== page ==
How to Manage Internal Conflict in a Business?
May 19, 2014 10:08am CST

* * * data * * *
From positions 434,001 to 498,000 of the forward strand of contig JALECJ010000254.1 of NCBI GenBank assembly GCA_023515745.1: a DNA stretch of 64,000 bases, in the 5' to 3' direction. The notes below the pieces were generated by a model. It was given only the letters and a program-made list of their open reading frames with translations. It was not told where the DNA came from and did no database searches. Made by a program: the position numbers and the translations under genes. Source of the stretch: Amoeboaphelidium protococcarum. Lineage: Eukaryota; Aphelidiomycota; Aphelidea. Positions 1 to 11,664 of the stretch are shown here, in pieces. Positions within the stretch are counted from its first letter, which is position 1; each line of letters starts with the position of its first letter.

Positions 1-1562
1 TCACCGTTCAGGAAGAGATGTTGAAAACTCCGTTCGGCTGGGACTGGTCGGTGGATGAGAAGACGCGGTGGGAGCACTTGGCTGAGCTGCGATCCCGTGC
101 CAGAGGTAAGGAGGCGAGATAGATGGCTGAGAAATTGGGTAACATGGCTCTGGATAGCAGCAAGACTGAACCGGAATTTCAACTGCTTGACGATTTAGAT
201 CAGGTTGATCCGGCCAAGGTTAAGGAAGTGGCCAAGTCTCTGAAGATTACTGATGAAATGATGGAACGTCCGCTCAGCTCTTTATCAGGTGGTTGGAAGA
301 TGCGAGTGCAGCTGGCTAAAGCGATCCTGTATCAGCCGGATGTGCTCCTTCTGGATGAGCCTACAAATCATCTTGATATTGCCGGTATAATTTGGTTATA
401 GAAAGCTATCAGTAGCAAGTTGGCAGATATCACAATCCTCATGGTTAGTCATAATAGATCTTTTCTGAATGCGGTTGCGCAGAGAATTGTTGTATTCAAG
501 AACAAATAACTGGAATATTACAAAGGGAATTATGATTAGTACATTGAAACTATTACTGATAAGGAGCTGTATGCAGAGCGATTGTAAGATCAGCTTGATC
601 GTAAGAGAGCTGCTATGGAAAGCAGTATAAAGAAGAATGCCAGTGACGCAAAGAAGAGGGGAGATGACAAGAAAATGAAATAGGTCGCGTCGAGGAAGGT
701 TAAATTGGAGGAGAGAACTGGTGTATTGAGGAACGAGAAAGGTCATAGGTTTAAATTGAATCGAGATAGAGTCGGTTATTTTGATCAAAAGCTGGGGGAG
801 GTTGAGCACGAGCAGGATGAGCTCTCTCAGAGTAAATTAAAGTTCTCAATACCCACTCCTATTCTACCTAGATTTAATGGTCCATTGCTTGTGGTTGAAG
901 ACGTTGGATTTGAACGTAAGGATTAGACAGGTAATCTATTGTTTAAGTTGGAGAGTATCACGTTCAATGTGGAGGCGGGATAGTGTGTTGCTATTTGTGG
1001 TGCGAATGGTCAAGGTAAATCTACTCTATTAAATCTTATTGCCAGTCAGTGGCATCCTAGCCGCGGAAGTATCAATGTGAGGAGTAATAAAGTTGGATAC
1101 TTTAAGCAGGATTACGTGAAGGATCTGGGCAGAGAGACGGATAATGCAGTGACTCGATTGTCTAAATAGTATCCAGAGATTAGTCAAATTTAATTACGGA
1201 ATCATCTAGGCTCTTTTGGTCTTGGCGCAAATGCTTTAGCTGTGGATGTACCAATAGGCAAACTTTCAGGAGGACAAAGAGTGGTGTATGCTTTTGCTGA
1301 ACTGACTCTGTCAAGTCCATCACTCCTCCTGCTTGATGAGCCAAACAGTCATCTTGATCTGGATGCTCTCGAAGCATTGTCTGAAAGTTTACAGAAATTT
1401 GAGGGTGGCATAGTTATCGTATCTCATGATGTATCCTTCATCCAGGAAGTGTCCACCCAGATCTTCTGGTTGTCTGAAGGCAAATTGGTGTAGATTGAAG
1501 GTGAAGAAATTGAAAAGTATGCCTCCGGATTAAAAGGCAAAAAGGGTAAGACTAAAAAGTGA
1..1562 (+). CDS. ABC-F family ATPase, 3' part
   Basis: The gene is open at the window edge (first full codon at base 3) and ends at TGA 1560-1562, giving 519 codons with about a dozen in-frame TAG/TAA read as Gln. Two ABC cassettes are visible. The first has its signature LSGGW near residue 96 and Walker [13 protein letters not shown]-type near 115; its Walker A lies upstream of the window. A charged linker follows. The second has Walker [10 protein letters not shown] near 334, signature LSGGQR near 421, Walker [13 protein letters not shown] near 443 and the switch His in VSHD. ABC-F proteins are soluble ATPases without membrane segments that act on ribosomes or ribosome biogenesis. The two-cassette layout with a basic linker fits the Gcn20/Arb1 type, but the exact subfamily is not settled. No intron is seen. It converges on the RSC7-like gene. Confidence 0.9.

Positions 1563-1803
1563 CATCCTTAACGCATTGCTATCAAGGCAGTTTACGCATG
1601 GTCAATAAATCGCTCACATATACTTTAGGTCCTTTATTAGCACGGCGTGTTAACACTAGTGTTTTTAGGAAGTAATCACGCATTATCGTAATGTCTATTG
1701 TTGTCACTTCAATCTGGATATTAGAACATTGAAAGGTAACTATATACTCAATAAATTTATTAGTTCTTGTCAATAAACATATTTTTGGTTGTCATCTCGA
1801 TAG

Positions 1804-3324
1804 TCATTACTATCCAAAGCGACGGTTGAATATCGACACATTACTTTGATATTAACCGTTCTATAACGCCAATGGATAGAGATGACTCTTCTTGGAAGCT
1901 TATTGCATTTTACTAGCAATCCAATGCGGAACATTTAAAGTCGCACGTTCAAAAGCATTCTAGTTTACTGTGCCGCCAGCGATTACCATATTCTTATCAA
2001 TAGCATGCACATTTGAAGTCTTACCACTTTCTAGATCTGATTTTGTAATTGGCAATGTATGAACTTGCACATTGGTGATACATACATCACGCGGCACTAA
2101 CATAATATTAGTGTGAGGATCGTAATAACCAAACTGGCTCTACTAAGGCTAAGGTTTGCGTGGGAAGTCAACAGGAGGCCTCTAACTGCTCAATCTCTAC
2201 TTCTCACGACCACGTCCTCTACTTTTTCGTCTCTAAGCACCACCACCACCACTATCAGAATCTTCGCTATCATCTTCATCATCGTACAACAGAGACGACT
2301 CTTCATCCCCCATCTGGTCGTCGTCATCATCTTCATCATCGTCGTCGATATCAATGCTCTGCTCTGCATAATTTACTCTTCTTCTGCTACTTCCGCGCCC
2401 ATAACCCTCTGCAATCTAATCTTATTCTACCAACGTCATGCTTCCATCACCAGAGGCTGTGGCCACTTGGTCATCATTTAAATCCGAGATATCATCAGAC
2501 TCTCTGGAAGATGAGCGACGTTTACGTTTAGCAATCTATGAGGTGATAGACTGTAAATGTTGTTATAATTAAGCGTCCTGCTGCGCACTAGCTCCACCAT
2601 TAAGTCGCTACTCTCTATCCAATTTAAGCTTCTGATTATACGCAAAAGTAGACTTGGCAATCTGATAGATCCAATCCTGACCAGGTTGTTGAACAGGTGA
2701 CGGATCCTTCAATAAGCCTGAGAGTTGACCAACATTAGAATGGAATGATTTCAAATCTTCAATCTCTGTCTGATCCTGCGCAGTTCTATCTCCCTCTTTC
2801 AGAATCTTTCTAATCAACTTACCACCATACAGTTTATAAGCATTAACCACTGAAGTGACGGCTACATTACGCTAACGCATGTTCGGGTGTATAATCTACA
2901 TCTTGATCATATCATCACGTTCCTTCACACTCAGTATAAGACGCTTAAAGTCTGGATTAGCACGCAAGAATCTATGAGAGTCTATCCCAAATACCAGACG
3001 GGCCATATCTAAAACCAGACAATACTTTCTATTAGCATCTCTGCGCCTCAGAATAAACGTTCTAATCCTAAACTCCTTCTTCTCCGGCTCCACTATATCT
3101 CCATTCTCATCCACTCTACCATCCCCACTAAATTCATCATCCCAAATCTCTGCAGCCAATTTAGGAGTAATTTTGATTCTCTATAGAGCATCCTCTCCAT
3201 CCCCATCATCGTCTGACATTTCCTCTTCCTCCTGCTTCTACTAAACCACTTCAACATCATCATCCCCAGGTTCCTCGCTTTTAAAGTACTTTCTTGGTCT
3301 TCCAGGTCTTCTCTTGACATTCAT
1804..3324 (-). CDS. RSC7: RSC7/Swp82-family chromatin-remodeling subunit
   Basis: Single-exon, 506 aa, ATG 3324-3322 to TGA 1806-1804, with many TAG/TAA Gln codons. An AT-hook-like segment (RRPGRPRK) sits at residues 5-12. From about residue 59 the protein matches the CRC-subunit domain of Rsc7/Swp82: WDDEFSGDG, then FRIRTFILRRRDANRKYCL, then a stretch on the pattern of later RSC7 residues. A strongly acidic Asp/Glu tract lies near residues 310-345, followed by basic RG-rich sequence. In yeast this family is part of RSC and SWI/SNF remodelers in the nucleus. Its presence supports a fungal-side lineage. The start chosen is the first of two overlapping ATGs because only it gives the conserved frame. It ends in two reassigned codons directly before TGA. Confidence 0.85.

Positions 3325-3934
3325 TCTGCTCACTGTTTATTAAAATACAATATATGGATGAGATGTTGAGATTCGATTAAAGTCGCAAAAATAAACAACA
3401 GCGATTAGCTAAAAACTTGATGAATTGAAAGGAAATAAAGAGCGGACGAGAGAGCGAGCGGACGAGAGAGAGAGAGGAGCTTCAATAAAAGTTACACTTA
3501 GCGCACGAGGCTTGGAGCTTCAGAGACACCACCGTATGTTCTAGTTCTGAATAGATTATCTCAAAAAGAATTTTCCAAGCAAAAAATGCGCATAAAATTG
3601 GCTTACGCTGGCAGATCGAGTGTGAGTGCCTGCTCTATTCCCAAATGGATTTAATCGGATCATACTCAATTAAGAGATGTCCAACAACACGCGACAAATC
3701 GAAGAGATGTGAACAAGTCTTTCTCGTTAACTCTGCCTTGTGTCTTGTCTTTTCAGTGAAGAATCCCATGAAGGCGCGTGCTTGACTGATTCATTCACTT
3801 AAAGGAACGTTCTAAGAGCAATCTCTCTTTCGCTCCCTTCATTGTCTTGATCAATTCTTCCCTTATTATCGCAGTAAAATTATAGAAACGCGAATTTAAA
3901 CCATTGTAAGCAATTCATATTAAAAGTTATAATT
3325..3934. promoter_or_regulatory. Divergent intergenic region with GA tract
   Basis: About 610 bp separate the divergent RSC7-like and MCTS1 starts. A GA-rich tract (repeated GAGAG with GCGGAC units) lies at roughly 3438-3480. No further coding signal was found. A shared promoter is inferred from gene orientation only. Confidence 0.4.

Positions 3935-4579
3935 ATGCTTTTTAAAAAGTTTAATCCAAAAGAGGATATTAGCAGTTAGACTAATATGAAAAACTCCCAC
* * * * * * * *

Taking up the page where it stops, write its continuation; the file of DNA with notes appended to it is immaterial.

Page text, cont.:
Conflicts in business are unavoidable. When people with diverse backgrounds, values, and belief systems collaborate in the workplace, conflict can arise. Co-workers may argue over a potential business venture, or senior management may disagree over the business' mission and vision. The most important consideration in managing internal conflict is the flow and productivity of the business. Conflict can slow productivity to a halt, or create a work environment that is not conducive to employees' top performance. By acknowledging that conflict in the workplace is inevitable, you can begin to get to the root of the problem and make changes to ensure a productive, calm environment for all to work in. 3 Steps to Manage Internal Conflict in a Business: 1. Have a concrete grievance procedure in place. Employees need to know the grievance procedure at your business to reduce conflict. Some conflicts can be professionally handled when a proper grievance procedure is in place. This approach can cut down on in-office gossiping or bullying. Make sure your employees know: where to go when there is a conflict, to whom they should report the conflict, and what the procedure is on tackling the conflict. Having a grievance procedure in place will let your employees know that grievances are handled efficiently and in an appropriate time frame. 2. Create a workplace filled with honesty, integrity, and transparency. Some workplace conflicts can be avoided altogether by the environment of the business and the approach of the business leader. As a business leader, work to develop a workplace that honors honesty, integrity, and transparency. Support employees in voicing their opinions and ideas, but give them an appropriate avenue to do so, such as monthly business meetings. Offer equal opportunities for employees to share opinions and ideas, and allow disagreements to occur when they remain professional. By leading a transparent workplace, employees will have appropriate avenues to discuss ideas and opinions without bringing disagreements to a personal, conflicted level. 3. Don't take sides and leave your personal opinion at the door. No matter what business you work in, there are bound to be personal and political differences within the workplace. When managing internal conflict in a business, personal opinions and political standpoints need to be left at the door. Give all parties involved in the conflict an equal opportunity to voice their concerns, and approach the situation with an unbiased standpoint. By approaching the conflict with no bias, the employees will feel valued and understood, and the conflict itself can be resolved. Some times it takes an outside source to help you develop internal conflict management strategies. At Legacy Business Leaders, business experts assist other business in developing these strategies -